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ECON 203 Week 1: Introduction to Macro Economics

by: Amanda Notetaker

ECON 203 Week 1: Introduction to Macro Economics Econ 203

Marketplace > Western Kentucky University > Economcs > Econ 203 > ECON 203 Week 1 Introduction to Macro Economics
Amanda Notetaker
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These are FREE notes with what was covered in class on the first week of the semester!
Robert W. Pulsinelli
Class Notes
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This 4 page Class Notes was uploaded by Amanda Notetaker on Saturday January 16, 2016. The Class Notes belongs to Econ 203 at Western Kentucky University taught by Robert W. Pulsinelli in Winter 2016. Since its upload, it has received 8 views. For similar materials see PRIN ECONOMICS-MACRO in Economcs at Western Kentucky University.


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Date Created: 01/16/16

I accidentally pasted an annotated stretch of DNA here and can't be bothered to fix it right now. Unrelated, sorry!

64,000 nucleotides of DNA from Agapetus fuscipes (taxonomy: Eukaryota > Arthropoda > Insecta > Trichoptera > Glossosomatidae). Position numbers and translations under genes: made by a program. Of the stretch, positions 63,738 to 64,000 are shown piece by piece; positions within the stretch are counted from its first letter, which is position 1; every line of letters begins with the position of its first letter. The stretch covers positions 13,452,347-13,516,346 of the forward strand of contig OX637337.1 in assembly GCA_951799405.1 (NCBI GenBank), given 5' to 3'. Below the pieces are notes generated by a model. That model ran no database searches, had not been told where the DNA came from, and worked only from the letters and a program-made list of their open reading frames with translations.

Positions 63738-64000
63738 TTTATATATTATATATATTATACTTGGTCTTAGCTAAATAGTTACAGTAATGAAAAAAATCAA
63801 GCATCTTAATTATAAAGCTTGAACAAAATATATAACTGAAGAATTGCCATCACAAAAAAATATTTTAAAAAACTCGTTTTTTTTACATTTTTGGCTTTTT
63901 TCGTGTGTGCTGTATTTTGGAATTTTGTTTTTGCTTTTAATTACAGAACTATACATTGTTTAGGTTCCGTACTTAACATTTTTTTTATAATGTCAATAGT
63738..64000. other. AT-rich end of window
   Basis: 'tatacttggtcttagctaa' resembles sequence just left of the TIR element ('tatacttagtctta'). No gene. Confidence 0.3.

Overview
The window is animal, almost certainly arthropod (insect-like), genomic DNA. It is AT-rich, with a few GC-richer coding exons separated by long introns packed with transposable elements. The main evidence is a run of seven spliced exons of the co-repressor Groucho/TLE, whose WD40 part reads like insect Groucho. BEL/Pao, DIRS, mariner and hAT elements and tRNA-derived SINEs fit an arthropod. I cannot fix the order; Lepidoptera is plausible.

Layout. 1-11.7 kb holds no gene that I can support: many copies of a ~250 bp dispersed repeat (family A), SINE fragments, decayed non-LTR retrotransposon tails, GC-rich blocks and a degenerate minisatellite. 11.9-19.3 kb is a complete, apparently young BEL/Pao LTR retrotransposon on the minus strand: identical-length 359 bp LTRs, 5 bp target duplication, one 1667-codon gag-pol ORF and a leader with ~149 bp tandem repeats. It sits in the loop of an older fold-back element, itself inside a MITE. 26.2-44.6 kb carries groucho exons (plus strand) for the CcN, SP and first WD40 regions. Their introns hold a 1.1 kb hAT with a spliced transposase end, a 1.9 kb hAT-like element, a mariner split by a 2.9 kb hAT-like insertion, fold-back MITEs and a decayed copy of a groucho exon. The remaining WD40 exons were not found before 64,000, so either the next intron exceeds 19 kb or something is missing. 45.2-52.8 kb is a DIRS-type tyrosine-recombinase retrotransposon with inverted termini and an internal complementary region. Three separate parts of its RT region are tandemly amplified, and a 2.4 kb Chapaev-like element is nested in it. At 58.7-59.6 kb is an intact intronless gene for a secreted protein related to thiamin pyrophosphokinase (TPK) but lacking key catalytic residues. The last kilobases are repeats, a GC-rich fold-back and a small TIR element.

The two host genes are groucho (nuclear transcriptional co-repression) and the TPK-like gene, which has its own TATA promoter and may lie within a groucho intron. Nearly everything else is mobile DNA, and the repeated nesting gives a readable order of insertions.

(Note: This information is recorded from Dr. Robert Pulsinelli's Economics 203 class on dates Wednesday, January 27th, 2016 and Friday, January 29th, 2016, and from the corresponding book Economics Today, 16th edition.) Macro: "The whole group" - theory of national income Historical Perspective: Economics hasn't evolved because some macroeconomics stems from real crises. Conventional wisdom: an agreed upon subject matter - If this happens, this is probably going to happen. Classical neoclassical model: mathematicians said that shocks (or disruptions in the economy) can be adjusted until they return to their equilibrium. The recovery from these shocks will be relatively quick. -1776-1930s -Derived by people like Adam Smith (The General Theory) Adam Smith's Theory: If you leave people alone (laissez-faire), and governments do not intervene, in the long run it will lead to full employment. -Disruptions in the economy: new innovations, economic crises, changes in taste, new market If you spend more on one thing, you spend less on other things. (Markets expand and contract based on this.) -Unimportant role for government 1930: The Great Depression John Maynard Keynes: Said that everything written up until his time was incorrect. Mechanisms do not drive the economy back to full employment. -Problem: insufficient spending ADq: Aggregate demand (primary mover) -Total quantity C: Value of expenditures on consumer goods, or consumption expenditures IN: value of business expenditures on plans and equipment, or investment expenditure G: government expenditures on goods and services X - M: Exports - Imports ADq = C + IN + G + (X-M) Assumption #1: Wants are unlimited. That doesn't mean you can/should buy unlimited wants; you are constrained by your finances and budget. People need to spend more to boost the economy. Aggregate demand decreases: more unemployment Aggregate demand increases: less unemployment Find a way to positively introduce spending. C: Consumers: People don't want spend more if they don't have a safe enough budget for it. IN: Businesses: Don't want to spend more and/or expand if profits are low. G: Governments: FDR Deficit spending - spend more than we're bringing in. -Which is worse: more unemployment or deficit? People are less likely to spend more and more likely to spend less during a depression. Keynes's Theory of Inflation: When you're at full employment, (aggregate demand) ADq>ASq (aggregate supply) prices will rise. People have purchasing power. 1970s: High and rising unemployment, and high and rising inflation. -called Stagflation -Impossible according to Keynes's model. Surplus: an excess or abundance of something Surplus of labor = higher unemployment If there is more unemployment (and/or less labor), the price of labor is higher. Example: The Price of Bread -If bread is lacking in surplus, the price of bread becomes higher. "I will work for less if you give me a job!" The Great Depression revealed to economists that employers are willing to manipulate the market by holding less job positions so people are willing to work for less than what they normally would settle for. They are only interested in profit. If they could cause 1/3 of the society to starve in poverty because it was more profitable, they would do it. To Keynes: If you want full employment, you need an important government role in the economy. -If businesses and consumers aren't spending enough, -The government needs to spend more and tax less. -It was not a common idea for people to spend more than normal and within budget; it put them at risk for debt. Theories only work until they are no longer relevant and it is time to create a new theory to better fit the situation. Constructs Variables: Incomes, Wealth, Price, Quantity Demand, Quantity Supply, Firms, Industries, Gross National Income (GNI) -If we can measure these variables, we can develop theories that we can test. -It can help us better predict situations and keep/return to an equilibrium in the economy. Culture: People in different areas behave differently. Why? -They have different incomes. -They face different relative prices. This is a testable hypothesis because if the incomes and relative prices become similar between two cultures, they are likely to act similarly. This is not a perfect measure, but it is a likely measure that there will be similarities. Frustration: It's very difficult to measure this. Measuring How much does it cost to go to Princeton for one school year? Their Answer: $50,000 a year -This is not the same for all students. This is the maximum price. -Students receive loans, scholarships, etc. The real answer is: it depends. What is the income of the child's parents? What is the income of the child? True or false: Minority groups in inner cities pay higher prices for groceries and goods. Answer: True -Normally someone would think no, that's not true. -What if people steal from the markets? The customers pay more to help return the lost cash and keep the store in business. It is very difficult to measure unemployment and the unemployment rate. Example: People who win the lottery say "I'm going to keep my job" but quit the next day. They are not unemployed. You have to be looking for a job to be considered unemployed. Fundamental Economic Problem 1. Wants are unlimited 2. Resources are limited On an individual level: Mr. Smith cannot have everything he wants. He has constraints. This includes income and wealth. He understands that he needs money and must distribute it intelligently to thrive. Opportunity cost: the highest valued alternative to the option selected. Coming to class: You paid for the opportunity to come to class. Instead of coming to class, you could have been sleeping, playing video games, etc. If you would be sleeping if you hadn't come to class, sleeping would be your opportunity cost. There is a cost to all behavior. The resource base is shrinking. It is fixed. -Even though we have more oil discovered now than 100 years ago, our supply of that is shrinking, even if we have not discovered it yet. How do we answer the question "What are the 3 Fundamental Questions that All Societies Face?" Look at the Types of societies: Command/communist, Tribal/traditional, Voluntary exchange (Capitalism) (Market Economy) 1. What(/in what quantities) is there being produced? 2. How is it being produced? 3. For whom is it being produced? As long as you have money, you can buy or produce whatever you want, so long as it is legal and not harmful to others. Profit is very important to a Voluntary Exchange society. You have to have a resource/product that other people want. Profit is not very important in a Tribal society. Production is normally simple (kill an animal) and the person it is being produced for (normally a tribe) does not necessarily give back (or give the producer profit).